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Ohio Legislature sends Gov. 20-week abortion ban; op-ed says lawmakers 'jumped the gun' with six-week ban

The Ohio Legislature on Thursday sent to Gov. John Kasich (R) legislation (SB 127) that would ban abortion at 20 weeks, The Hill reports (Wilson, The Hill, 12/8).

Bill prospects

The bill passed in a 64-29 vote in the state House and a 23-8 vote in the state Senate. The state Senate previously approved an earlier version of the bill, but the chamber voted on it again after the state House revised the measure. The bill includes a limited exception when the woman's life is in danger; it does not include exceptions for instances of rape or incest (Palmer, Reuters, 12/8).

According to The Hill, Kasich is likely to sign the measure into law (The Hill, 12/8). However, courts have struck down similar 20-week abortion bans in Arizona and Idaho as unconstitutional (Reuters, 12/8).

Ohio lawmakers push abortion bans

The measure follows a separate abortion ban (HB 493) that state lawmakers sent to Kasich earlier this week. Under HB 493, abortion care would be prohibited when a fetal heartbeat is detectable, which can be as early as the sixth week of pregnancy.

Kasich, who opposes abortion rights, has not said whether he will sign that measure. He has previously voiced concerns that such a ban is unconstitutional. Courts have overturned similar bans in Arkansas and North Dakota, and the Supreme Court in January declined to review the rulings. However, despite rejecting similar proposals in past legislative sessions, Ohio lawmakers said they voted to advance the "heartbeat" ban in light of President-elect Donald Trump's pledge to appoint abortion-rights opponents to the Supreme Court, making it more likely that the proposed ban could withstand a legal challenge (Women's Health Policy Report, 12/8).


Mike Brickner, a senior policy director at the American Civil Liberties Union, criticized both the 20-week ban and six-week ban as unconstitutional. "Bans such as these only hurt women and their families and waste taxpayer dollars by defending laws that federal courts have routinely declared unconstitutional," Bricker said, adding, "Governor Kasich should veto any bill that infringes upon reproductive freedom."

Separately, Gabriel Mann, a spokesperson for NARAL Pro-Choice Ohio, condemned both the proposed abortion bans. "Passing both anti-abortion measures in a lame-duck session is political maneuvering," Mann said, noting that Kasich could veto the six-week ban but approve the 20-week ban as a way to appear more moderate (Reuters, 12/8).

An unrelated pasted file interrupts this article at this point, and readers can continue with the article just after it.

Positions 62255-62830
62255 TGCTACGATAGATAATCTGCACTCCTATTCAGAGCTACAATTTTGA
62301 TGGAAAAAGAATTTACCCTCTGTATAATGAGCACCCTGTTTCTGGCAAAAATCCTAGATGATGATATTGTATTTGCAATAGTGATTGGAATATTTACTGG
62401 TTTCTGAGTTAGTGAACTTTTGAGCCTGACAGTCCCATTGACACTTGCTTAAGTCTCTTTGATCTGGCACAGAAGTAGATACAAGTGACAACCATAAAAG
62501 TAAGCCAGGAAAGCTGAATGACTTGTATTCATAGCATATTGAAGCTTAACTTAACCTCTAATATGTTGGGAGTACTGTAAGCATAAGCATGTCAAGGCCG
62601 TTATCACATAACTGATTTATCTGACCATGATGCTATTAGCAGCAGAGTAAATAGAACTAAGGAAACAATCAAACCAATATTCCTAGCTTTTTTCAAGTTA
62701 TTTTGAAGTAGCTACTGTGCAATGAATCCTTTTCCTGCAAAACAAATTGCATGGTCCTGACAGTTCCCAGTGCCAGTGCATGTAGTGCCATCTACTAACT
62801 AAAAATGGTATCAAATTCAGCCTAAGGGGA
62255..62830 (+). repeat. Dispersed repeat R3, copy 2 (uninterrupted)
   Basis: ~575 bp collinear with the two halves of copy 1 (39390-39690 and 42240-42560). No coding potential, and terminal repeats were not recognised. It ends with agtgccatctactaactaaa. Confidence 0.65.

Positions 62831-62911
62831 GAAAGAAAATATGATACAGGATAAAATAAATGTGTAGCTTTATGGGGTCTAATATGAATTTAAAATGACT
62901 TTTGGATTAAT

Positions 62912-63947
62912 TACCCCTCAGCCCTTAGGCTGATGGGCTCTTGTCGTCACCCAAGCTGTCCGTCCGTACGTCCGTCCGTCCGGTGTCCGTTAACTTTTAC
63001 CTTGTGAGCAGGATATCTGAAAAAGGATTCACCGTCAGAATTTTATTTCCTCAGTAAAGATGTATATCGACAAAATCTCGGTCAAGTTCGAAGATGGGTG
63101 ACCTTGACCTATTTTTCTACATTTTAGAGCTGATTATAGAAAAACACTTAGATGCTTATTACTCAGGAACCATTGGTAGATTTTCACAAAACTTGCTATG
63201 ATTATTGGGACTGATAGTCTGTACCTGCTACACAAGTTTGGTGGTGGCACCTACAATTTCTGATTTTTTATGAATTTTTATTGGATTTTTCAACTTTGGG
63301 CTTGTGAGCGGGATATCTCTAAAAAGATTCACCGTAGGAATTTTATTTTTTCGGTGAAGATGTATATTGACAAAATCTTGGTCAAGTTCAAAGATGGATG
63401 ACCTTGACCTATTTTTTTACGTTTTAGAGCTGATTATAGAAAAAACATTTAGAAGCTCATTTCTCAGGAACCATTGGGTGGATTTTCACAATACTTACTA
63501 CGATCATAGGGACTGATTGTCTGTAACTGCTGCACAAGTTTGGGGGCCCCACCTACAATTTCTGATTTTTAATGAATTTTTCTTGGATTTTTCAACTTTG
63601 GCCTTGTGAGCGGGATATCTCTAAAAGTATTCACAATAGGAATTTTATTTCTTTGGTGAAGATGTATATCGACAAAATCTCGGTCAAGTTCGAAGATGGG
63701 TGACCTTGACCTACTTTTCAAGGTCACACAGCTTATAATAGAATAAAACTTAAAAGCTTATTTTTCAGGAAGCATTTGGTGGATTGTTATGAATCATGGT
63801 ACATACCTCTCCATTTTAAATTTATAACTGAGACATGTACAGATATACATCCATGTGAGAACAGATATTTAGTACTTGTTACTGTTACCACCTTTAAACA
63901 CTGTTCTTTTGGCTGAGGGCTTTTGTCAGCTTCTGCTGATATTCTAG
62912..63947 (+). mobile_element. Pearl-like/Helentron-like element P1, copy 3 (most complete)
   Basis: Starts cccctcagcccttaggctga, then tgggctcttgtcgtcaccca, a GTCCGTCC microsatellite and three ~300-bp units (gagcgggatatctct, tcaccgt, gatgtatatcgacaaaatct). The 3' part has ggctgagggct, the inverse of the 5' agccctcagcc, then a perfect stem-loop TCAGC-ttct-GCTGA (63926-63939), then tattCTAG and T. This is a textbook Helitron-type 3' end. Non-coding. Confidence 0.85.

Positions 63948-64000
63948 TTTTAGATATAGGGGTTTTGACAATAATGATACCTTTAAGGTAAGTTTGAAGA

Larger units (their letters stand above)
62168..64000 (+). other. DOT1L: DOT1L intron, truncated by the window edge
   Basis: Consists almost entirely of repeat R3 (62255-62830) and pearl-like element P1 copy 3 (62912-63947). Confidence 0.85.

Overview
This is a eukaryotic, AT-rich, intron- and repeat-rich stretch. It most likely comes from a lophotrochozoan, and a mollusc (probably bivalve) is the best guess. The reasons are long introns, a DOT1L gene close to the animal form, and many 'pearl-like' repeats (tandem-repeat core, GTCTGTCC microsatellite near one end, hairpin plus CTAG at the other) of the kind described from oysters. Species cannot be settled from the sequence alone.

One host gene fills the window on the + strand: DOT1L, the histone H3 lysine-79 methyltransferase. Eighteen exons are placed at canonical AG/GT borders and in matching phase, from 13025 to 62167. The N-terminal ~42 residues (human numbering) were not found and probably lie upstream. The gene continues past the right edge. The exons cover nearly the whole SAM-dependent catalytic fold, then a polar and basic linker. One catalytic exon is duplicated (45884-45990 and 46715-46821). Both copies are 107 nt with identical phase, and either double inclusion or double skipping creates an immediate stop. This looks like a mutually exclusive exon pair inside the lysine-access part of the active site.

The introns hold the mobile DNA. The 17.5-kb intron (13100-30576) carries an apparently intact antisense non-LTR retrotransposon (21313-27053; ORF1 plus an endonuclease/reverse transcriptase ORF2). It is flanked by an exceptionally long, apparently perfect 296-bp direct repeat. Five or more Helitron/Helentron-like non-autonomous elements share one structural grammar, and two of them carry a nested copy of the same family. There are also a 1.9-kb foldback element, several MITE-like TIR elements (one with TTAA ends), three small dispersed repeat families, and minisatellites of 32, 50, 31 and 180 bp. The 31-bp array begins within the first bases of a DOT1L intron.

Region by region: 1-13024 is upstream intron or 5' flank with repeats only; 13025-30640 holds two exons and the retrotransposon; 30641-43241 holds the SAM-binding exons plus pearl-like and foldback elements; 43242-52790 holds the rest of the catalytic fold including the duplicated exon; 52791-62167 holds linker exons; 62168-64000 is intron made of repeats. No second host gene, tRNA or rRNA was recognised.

Op-ed: Abortion-rights opponents 'probably jumped the gun' with Ohio 'heartbeat' ban

In related news, Mary Ziegler, a professor at the Florida State University College of Law, in an opinion piece in the Washington Post's "PostEverything" explains how abortion-rights opponents, propelled by Trump's election to the presidency, "probably jumped the gun" with the Ohio six-week ban.

Citing the Supreme Court's recent ruling striking down unconstitutional restrictions in Texas' omnibus antiabortion-rights law (HB 2), she explains, "While Ohio's [six-week ban] was apparently intended to take advantage of a changing [Supreme Court] under Trump, there's no guarantee that strategy will work out."

Ziegler acknowledges that "the law portends dark times ahead for abortion rights activists, who have plenty of reason to expect an increasing number of attacks on abortion," noting that Trump "has a chance" to appoint antiabortion-rights justices to the high court. Nonetheless, she explains that "whether that happens will depend on any number of unknown variables: the retirement or death of sitting justices, the loss of conservative as well as liberal members of the court, even Trump's ability to predict how a nominee will vote." Ziegler points out that "the decision that saved Roe the last time, Planned Parenthood v. Casey, depended on the votes of [conservative] nominees Sandra Day O'Connor, David Souter and Anthony Kennedy."

Further, Ziegler states, "[E]ven assuming that Trump picks a judge who cannot wait to overrule Roe v. Wade, Ohio lawmakers still probably jumped the gun." She explains, "An additional vote to overrule Roe would probably leave the court divided, with a majority in favor of preserving legal abortion." For instance, she notes that Kennedy in the Texas ruling "just joined an opinion making it harder for legislators to restrict abortion at all, much less ban it outright for most of pregnancy."

Ziegler also draws attention to what Trump's election means for abortion-rights opponents' use of "an incremental attack on abortion rights" that "requires the states to pass laws limiting access to abortion in a way that does not openly conflict with Roe v. Wade."

Ziegler writes that while "incrementalism has been ascendant for three decades, and Trump's election has not immediately persuaded leading groups to abandon it," Trump's presidency could "empower those in the antiabortion movement who are frustrated by the slow pace of change." She points out that following the November elections, conservative lawmakers "control Congress and many state legislatures" and "the composition of the court seems to be up for grabs."

Yet "if 2016 has taught us anything, it should be that nothing is as certain as it seems," Ziegler writes. She concludes, "[I]f the past year has given us any indication, anyone in the abortion battle confident that the momentum has shifted stands a good chance of being wrong" (Ziegler, "PostEverything," Washington Post, 12/9).